“It couldn’t come at a worse time,” explained Chuck Wexler, the executive director of Police Executive Research Forum (PERF), an independent think tank based in Washington, D.C., Local21 News.
Massive Looting Of Downtown Chicago Stores
“This put everybody on notice that folks have had enough,” he said. “They are saying this is what it means to be poor, hungry and fed up, and if we’re really not ready to address the foundational issue of housing, health care and employment, this is what we’re going to do.” The brazenness of people openly looting and attacking police officers shows that they feel that they have nothing to lose, he added. “You’re so numb, so disaffected and so disenfranchised, so what could be any worse than that?” “This was no doubt a long time coming,” NBC News.
They’re Nervous, They’re Scared
“We’ve heard loud and clear from people: They’re nervous, they’re scared, they’re worried, they’re thinking about whether or not their life can continue as they expect it to in this great city of Chicago,” Lightfoot said. “So we’ve got to restore confidence, by making sure that the measures that we take are proactive, that we are aggressive, and that when someone dares challenge our resolve that we hold them responsible,” ABC News.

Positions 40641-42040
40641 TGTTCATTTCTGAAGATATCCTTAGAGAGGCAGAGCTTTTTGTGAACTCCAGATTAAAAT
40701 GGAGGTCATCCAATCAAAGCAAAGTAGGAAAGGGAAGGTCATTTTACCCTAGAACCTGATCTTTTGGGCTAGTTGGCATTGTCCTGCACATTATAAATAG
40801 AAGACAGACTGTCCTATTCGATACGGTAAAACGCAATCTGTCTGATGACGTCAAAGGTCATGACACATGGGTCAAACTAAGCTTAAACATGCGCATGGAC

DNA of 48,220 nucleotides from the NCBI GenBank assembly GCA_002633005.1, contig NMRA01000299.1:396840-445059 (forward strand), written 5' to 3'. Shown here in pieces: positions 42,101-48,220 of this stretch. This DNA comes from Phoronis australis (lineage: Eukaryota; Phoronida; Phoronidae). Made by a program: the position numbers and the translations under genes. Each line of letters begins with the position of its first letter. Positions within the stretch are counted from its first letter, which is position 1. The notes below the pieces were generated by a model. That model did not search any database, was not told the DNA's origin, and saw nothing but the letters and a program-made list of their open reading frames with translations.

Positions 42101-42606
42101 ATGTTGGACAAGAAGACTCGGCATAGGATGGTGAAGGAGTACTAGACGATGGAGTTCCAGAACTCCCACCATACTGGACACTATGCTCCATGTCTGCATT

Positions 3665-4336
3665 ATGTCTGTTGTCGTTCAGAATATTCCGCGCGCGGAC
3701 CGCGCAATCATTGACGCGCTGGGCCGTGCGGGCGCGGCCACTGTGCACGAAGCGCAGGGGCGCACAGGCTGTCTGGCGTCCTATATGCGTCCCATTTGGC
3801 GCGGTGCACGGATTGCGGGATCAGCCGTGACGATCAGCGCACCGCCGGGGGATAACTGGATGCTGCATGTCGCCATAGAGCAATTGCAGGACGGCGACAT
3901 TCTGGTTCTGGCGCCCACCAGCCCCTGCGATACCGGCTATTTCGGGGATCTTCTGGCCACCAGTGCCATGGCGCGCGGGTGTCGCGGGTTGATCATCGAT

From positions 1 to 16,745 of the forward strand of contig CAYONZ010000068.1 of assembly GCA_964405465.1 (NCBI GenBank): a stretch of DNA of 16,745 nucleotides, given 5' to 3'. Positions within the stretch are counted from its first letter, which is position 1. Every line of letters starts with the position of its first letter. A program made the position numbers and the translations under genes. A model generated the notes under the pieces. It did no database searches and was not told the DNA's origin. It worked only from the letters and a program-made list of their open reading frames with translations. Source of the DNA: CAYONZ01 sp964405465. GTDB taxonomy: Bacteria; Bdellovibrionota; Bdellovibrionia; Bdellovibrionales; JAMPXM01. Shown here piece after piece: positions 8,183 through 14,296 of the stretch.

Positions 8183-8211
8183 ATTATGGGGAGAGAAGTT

The Fear In The Air Was Palpable
On a return visit this weekend to the Upper West Side neighborhood where I’ve lived for more than a quarter of a century, the fear in the air was palpable. The population seemed to be reduced by about half. New Yorkers steered around each other on the sidewalks, some of them walking in the street to avoid passing near a stranger. A lady declined to ride the elevator with me and my children. People are especially terrified of the subway, whose ridership is down 80 percent from normal levels. Friday night, at a time when there would ordinarily be 50 or more people riding on any given car of the 1 train, there were about seven. Downtown was morose, grim, broken. Graffiti (the anarchists’ symbol and “ACAB,” for “All Cops Are Bastards”) was much in evidence, New York Post.